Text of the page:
History of Roman Catholicism in Portugal

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The History of Roman Catholicism in Portugal is part of the worldwide history of the Catholic Church, under the spiritual leadership of the Pope in Rome. The Roman Catholic Church is the world's largest Christian organisation. It is Portugal's largest religion and its former state religion, and has existed in the territory since the Iberian Peninsula was ruled by the Roman Empire.

There are an estimated nine million baptised Catholics in Portugal (84% of the population), in twenty dioceses, served by 2789 priests. 19% of the national population attend mass and take the sacraments regularly (although a larger number wish to be baptized, married in the church, and receive last rites).

In 2010, the average age of priests was 62.[1]

History[edit]

Roman Catholicism was introduced to what is now Portugal under the Roman Empire in the first half of the first millennium AD. The modern Portuguese state was founded in 1139 by Afonso Henriques during the Reconquista, in which the Catholic kingdoms of the northern Iberian Peninsula reconquered the South from the Islamic Moors. Crusaders from other Catholic realms aided the reconquest, which Portugal finished in 1249.[2]

Exploration and the creation of the Portuguese Empire from the early 15th century onward spread Catholicism to Portuguese colonies in Africa, Asia and South America. The Lusophone countries of Angola, Brazil, Cape Verde, Mozambique, São Tomé e Principe and Timor-Leste all have Catholic majorities as a result.[3] The state of Goa, India, was also part of the Portuguese Empire and a large Goan Catholic minority remains.[4]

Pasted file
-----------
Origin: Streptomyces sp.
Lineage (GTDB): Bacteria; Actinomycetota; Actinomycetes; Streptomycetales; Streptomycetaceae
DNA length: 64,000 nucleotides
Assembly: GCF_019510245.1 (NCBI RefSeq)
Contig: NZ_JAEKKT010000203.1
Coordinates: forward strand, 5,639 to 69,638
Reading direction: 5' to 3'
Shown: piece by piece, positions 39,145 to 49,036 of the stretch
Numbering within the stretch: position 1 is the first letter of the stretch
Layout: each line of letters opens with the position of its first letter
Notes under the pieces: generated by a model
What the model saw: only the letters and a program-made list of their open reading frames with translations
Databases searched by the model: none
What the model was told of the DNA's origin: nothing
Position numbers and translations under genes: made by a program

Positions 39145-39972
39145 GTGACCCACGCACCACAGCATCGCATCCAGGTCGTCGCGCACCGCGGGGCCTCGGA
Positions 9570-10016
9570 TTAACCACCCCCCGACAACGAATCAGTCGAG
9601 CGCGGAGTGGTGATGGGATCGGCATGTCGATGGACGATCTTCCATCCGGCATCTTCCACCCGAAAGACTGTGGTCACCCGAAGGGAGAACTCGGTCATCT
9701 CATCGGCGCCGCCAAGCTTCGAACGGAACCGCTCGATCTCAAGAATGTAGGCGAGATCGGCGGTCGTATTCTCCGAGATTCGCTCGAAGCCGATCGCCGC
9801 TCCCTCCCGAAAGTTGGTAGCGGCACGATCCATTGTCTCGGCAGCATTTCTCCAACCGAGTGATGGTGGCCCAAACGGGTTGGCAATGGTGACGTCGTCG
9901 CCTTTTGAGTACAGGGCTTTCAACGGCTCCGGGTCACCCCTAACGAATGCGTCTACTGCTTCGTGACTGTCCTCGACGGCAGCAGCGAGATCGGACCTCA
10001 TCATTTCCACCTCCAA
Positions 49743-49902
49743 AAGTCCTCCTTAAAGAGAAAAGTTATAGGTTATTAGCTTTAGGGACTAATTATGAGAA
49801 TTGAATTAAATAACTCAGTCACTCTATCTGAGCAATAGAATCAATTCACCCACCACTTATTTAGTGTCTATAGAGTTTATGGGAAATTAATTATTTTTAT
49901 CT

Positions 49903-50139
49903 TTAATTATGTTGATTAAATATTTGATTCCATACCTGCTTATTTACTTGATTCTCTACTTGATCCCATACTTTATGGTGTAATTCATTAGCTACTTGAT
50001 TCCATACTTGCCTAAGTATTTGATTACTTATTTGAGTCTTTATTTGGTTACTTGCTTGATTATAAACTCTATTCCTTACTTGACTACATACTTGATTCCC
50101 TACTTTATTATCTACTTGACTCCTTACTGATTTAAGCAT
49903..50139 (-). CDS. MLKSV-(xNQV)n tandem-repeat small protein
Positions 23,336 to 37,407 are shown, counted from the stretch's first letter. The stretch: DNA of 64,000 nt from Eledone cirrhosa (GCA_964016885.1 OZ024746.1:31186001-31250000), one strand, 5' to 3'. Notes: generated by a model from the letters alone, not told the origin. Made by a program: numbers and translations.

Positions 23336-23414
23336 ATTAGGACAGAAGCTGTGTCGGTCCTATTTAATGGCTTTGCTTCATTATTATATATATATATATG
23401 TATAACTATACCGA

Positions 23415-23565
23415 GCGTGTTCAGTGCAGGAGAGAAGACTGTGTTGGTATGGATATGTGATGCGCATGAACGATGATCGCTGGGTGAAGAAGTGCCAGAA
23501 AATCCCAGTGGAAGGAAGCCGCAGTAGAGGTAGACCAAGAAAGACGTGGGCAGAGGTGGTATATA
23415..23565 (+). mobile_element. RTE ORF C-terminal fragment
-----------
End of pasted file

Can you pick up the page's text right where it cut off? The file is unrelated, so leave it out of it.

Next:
The Portuguese Republic, established in 1910, abolished Catholicism as state religion.[5] The right-wing Estado Novo regime from 1932 to 1976 re-established state Catholicism, which was subsequently disestablished along with the regime.[6]

Organisation[edit]

Within Portugal, the hierarchy consists of archbishops and bishops. At the top of the hierarchy is the archbishop who is known as the Patriarch of Lisbon. The remainder of the dioceses of Portugal, each headed by a bishop, includes:

Sites[edit]

Portugal is also the location of one of the major Catholic shrines and Marian pilgrimage sites. In the city of Fátima, in the municipality of Ourém, it honors Our Lady of Fátima.

The northern city of Braga is an important Catholic center in Portugal. A Portuguese saying which lists characteristics of different cities states that "Braga prays".[7] Besides Braga Cathedral, it also has the sanctuary of Bom Jesus do Monte.

One of the routes on the Way of St. James, a major Catholic pilgrimage to the Cathedral of Santiago de Compostela in Galicia, Spain, is the Portuguese route (Portuguese: Caminho Portugûes), starting from Lisbon Cathedral and spanning 610km. Among those who have taken it was Queen Isabel of Portugal, who was later canonized, during the 14th century.[8]

Portuguese Popes[edit]

Two Popes have been born in what is now Portugal, although only the latter was ever a subject of a country by that name. Damasus I was born in what is now Portugal in 306, and his reign as Pope from 366 to 384 saw the Scriptures translated to Latin. He is now a Saint, with his feast celebrated on December 11.[9]

Pedro Julião, born in Lisbon around 1215, was Pope as John XXI from 1276 to 1277.[10]

Gallery[edit]

References[edit]

See also[edit]